This month marks my 20th year as a group fitness instructor.
Losing 82 pounds while training in the Bay Area and teaching in the best studios and gyms in San Francisco was how I got started. Primarily studios. Then, when I got to New York, I studied at Jane Fonda's studio on Maiden Lane. Boy have times changed, except for the leg warmers. Was it inevitable, they'd make a return?
What I notice that's new is that the instructor-class dynamic has gotten worse. I think the problem stems from health clubs choosing to be everything to everybody. Like a big box store. In the pursuit of convenience (or not losing members), they're offering as much as they can fit on a weekly schedule. A club's motivation being—do what it takes to "fill the room."
When gyms decided to include classes in the price of membership, I think it took a toll on the caliber of fitness offered. Having a fitness studio provide challenging workouts with exciting innovative instructors stopped being the primary focus. It was better to have a gimmick "signature" class, even if it meant incorporating dangerous plyometrics that may eventually cause one's joints to suffer. Combine a bunch of catch phrases and some celebrity trainers' fitness moves and... you're hired! Fat-burning Ballet, Pilates Fusion (not to be confused with Pilates Sculpt), Bosu Kickboxing and whatever the next new thing is. As one who incorporates weight into my classes, I especially marvel at the many ways "Strength Training" has been packaged as something "new." I often shake my head at the latest innovation in exercise that's stacked along the studio wall and how quickly it disappears once the "craze" has passed.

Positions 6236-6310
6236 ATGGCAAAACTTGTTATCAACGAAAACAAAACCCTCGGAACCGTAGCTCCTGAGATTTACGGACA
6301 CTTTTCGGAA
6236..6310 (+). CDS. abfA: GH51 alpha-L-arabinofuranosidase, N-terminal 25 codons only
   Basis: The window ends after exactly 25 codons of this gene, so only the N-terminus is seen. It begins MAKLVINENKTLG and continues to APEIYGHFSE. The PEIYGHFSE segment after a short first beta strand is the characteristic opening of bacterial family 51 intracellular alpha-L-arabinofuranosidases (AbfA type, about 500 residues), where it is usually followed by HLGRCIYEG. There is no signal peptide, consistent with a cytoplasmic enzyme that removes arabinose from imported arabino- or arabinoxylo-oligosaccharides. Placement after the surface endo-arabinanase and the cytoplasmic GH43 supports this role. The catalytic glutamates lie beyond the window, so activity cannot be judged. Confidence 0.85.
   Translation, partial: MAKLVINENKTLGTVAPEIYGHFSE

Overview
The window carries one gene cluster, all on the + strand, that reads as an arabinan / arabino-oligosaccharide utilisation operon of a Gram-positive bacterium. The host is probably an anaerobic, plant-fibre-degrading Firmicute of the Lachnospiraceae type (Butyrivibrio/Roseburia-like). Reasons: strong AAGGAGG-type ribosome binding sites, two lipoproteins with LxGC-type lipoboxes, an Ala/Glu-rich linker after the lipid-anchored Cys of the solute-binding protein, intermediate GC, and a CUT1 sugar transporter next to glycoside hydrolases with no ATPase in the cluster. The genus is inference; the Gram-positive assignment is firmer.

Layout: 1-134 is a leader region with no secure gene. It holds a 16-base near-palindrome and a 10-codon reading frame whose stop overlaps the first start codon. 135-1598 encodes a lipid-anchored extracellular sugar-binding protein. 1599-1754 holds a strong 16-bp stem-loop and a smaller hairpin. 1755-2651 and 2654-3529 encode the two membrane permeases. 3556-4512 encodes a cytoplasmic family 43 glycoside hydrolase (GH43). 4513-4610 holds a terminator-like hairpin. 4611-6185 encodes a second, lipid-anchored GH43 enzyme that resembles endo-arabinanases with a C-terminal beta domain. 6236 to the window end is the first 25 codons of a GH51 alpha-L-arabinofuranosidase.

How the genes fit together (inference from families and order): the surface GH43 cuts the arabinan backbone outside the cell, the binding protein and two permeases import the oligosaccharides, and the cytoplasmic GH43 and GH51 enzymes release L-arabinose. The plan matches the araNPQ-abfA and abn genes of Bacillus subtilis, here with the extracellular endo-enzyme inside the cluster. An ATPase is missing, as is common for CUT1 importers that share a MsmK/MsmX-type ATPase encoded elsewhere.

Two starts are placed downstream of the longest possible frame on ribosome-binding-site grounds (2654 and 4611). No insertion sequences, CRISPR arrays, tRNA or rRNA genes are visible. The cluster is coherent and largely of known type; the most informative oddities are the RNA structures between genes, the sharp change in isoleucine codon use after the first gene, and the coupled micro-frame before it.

That quality shift trickles down to the members' being less engaged in class and more engaged with their cell phones. I feel the need to remind my students: "Challenge yourselves, make this hour yours." "You're here. Don't waste it." Unfortunately, that's what happens. It's "I'm here. That's enough." But I refuse to accept their malaise. I continue to push them. Because it pushes me too. Together, we change the energy in the room.
I got started teaching because I wanted to help people as I had helped myself. The challenge was to work out hard, not to just show up. Being on point with the instructor was part of the fun. I continue to look for ways to recapture that feeling. Because the gym is a great place to interact, share in the goal of getting fit together. Not just marking time.
With places like Barry's Boot Camp and Soul Cycle getting more popular I think the tide is turning. When you put money down to attend a class, it seems to bring more commitment. Being there is not covered by your annual membership etc. How much more "on" is that instructor going to be, knowing those are the kind of people in his or her room today? In my experience, large gym chains aren't equipped to harness this energy. They're not even looking for it necessarily.
My frustration is with what has become the new normal and wanting a newer normal. Being in a fitness class should inspire and awaken gym members. To want to bring intention to their workout.
When you step into my class, you're stepping forward to be the best you could be.